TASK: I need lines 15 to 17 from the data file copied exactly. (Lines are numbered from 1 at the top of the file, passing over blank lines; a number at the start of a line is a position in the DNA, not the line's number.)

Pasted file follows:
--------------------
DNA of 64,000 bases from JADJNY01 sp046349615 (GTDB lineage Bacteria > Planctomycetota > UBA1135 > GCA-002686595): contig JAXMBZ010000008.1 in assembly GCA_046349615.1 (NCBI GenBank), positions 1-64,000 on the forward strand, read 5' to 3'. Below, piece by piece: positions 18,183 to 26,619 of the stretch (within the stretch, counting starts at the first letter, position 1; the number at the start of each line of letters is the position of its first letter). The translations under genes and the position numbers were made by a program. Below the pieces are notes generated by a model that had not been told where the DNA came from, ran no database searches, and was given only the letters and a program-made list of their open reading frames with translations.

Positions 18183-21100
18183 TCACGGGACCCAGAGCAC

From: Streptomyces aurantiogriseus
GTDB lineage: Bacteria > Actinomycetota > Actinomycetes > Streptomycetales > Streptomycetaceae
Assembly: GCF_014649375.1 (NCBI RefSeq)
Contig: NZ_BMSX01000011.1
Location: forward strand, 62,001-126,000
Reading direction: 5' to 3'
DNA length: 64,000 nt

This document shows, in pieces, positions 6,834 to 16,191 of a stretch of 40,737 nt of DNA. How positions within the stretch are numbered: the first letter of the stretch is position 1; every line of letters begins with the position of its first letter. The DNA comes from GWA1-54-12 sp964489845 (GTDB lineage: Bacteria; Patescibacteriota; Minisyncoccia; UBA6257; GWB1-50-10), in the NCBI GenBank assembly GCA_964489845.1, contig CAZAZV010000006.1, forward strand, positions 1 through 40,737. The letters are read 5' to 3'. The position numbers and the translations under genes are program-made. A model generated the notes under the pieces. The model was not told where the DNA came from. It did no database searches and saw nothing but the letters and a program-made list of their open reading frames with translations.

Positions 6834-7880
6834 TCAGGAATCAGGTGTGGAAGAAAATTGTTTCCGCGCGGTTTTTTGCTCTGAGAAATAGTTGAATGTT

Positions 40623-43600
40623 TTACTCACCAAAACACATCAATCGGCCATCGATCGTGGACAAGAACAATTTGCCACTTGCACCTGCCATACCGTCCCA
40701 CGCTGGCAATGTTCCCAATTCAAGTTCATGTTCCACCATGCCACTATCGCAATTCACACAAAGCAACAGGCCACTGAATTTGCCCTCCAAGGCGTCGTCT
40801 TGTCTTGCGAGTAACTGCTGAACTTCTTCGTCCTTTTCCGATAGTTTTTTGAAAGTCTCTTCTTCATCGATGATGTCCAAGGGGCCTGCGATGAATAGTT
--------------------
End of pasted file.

40623 TTACTCACCAAAACACATCAATCGGCCATCGATCGTGGACAAGAACAATTTGCCACTTGCACCTGCCATACCGTCCCA
40701 CGCTGGCAATGTTCCCAATTCAAGTTCATGTTCCACCATGCCACTATCGCAATTCACACAAAGCAACAGGCCACTGAATTTGCCCTCCAAGGCGTCGTCT
40801 TGTCTTGCGAGTAACTGCTGAACTTCTTCGTCCTTTTCCGATAGTTTTTTGAAAGTCTCTTCTTCATCGATGATGTCCAAGGGGCCTGCGATGAATAGTT